It is frequently said that had Mieczyslaw Karlowicz lived longer, he would have become among Poland's major composers (the same claim is made in regards to his Russian counterpart, Vasily Kalinnikov and Mikolajus Ciurlionis of Lithuania). Be that as it may, what we have is Karlowicz early example of his absorption of the melodic languages of Tchaikovsky, Strauss, Wagner, and Grieg. Yet, Karlowicz's style and craftsmanship shows him as an idiomatic, enterprising composer, quite pantheistic as often said. Pantheism is a doctrine that God is the transcendent reality of which the material world and humanity are only manifestations. This is an opposite doctrine from Theism, which concludes that there is a "personal" God. His music, a bit like that of Ciurlionis, shows some spellbinding transcendental qualities within and while an avalanche accident in 1909 robbed him of what clearly was to become of and from him, his mark in the history and development of Polish music remains firmly intact and even enriched.
Curiously, the interest in Karlowicz and his music happens to be a rather recent development. In the 1980s, recordings of his music were sporadic and hard to find (the old recordings of his Symphony and Violin Concerto were no longer available for quite some time). A serious glimpse of his style and development was opportuned by the recordings of his symphonic poems, courtesy of Jerzy Salwarowski and the Silesian Philharmonic Symphony Orchestra (under the DUX Records label-reissued into CDs in 1993). In more ways than one, that album remains a milestone even in its day. Not to say that the performances and its recordings were states of the art, but the playing by all involved shows care and admiration. But the sumptuousness and details were in some ways robbed by the rather shallow, one-dimensional recordings and a competent yet a fairly slipshod and uncomfortable ensemble.
Such problems disappear in this Chandos recording, with Yan Pascal Tortelier and the BBC Philharmonic outstripped Salwarowski and his Silesian in every way possible (aided by Chandos' sound that continues its state of the art recording tradition). With the visionary pictorialism and coloring of Karlowicz' works as vital as they are here, the orchestra and its conductor must be masters of tone painting; that is, to bring out the pantheistic peculiarities to their fullest effects. This is what Tortelier and the BBC achieved and with great results. And Karlowicz' individual attributes are quite apparent even in his "Revival" Symphony (otherwise known as "Rebirth" or "Renaissance" Symphony). The Eternal Songs (1906) is a good case in point. The first movement "Song of Everlasting Yearning" is gloomy in outlook, quite detached in mood that in ways evokes Rachmaninov's "The Isle of the Dead" and the "Die Toteninsel" movement from Reger's Bocklin Suite. The tragic underpinning is there, though with greater quiet subtlety in disturbance than in, say, Tchaikovsky's Voyevode. The same attribute continues into the first half of "Song of Love and Death" before glimpses of hope enter. But even the finale "Song of Eternal Being" remains mystical and transcendental.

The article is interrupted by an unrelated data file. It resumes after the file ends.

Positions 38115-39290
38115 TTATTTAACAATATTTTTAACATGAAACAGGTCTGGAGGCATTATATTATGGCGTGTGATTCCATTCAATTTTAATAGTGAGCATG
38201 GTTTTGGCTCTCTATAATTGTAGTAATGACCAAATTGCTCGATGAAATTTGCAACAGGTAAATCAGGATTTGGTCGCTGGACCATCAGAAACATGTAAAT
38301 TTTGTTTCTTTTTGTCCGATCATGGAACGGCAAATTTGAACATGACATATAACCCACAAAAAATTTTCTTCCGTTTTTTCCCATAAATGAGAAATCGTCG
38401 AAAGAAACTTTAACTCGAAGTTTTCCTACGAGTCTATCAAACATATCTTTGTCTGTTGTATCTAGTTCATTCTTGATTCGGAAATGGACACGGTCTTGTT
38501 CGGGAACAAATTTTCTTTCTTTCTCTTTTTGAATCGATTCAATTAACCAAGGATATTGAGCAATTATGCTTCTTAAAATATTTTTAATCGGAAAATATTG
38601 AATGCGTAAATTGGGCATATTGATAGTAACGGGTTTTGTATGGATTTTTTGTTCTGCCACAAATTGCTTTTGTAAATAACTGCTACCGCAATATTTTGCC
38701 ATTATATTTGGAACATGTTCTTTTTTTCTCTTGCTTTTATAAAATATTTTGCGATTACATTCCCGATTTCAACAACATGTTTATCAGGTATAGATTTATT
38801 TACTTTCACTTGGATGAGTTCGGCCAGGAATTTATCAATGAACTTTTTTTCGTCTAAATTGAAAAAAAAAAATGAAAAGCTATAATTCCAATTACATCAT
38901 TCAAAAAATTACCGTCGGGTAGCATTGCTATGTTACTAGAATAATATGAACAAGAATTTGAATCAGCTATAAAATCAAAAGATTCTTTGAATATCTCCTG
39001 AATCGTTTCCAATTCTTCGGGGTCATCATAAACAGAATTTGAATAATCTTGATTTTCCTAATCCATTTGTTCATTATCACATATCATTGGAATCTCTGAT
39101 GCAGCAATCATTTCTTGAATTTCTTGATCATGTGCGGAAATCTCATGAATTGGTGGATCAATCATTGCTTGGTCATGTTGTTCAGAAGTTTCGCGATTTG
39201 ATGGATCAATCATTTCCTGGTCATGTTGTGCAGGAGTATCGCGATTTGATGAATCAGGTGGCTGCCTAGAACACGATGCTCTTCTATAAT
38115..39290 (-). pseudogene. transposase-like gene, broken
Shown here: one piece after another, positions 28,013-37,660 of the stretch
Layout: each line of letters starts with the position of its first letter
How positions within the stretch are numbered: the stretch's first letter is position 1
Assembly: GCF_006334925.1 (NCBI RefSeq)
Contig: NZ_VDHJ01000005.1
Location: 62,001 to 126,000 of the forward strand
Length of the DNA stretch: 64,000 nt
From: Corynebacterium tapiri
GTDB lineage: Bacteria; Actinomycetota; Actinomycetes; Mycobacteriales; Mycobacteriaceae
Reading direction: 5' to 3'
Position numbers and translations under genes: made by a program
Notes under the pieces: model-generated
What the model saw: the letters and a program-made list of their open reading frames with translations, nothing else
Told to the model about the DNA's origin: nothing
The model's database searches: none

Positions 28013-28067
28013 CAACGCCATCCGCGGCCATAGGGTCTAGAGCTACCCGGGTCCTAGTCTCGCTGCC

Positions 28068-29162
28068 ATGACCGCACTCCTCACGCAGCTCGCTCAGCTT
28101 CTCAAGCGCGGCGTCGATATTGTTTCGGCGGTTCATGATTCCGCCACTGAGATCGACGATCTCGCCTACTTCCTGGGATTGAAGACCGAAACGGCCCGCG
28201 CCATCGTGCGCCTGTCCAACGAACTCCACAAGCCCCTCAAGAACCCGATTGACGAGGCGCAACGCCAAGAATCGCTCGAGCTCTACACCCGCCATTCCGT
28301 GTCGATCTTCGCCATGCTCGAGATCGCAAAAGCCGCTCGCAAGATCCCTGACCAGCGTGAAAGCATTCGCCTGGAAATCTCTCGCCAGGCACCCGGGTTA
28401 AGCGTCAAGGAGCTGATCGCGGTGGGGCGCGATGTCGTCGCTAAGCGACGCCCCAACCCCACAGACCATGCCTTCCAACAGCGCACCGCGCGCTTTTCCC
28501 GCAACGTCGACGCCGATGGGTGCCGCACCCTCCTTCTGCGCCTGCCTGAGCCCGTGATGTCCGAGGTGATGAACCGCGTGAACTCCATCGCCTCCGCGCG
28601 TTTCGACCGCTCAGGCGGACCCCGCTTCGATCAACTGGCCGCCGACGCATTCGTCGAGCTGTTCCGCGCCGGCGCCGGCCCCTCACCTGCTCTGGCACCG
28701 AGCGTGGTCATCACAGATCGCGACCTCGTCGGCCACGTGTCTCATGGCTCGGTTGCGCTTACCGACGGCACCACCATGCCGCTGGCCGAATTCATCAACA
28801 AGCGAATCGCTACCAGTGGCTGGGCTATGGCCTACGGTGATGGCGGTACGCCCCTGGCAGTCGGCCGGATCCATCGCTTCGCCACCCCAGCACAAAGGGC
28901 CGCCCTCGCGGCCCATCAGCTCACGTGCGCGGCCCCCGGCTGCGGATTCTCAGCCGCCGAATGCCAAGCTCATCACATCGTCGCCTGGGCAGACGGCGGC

The next two symphonic poems are likewise attractive. "Slanislaw and Anna Oswiecim" (1907) was inspired by a painting of Stanislaw Bergmann (1862-1930). It tells a tale of an incestuous love between the siblings and their intense struggles in maintaining it. The piece is pretty much a mixture of love, conflicting emotions, confusion, and perhaps unresolved resolution. This is what Karlowicz brings out in this piece. He was not a master of story telling as was Strauss and Tchaikovsky, but I like clear cutting portrayal of the lovers and events which surround them. The range of emotions this piece brings forth is wide and even the funeral march have some very effective poignancy in it. I once wondered whether Hugo Alfven was familiar with this piece when composing his Fourth Symphony "Fran Havsbandet" twelve years later. Nevertheless, Karlowicz' next tone poem, Lithuanian Rhapsody (1907), is more inward looking, quite introspective in tone and a Slavic feel to it in the outer sections. Somehow some of the string writings evokes a rather Nordic sound world exemplified by, say, Sibelius and Atterberg. But, the middle sections of this piece is quite variational in design, with a certain playfulness and sparkle especially at 12'12". Again, Tortelier and his orchestra paint this work with some vivid and imaginative strokes of paint.
Now, that Volume I gives us other dimensions behind Karlowicz' art, Volume II expands it more wondrously with the same first class orchestra and a very poetically inclined conductor, Gianandrea Noseda.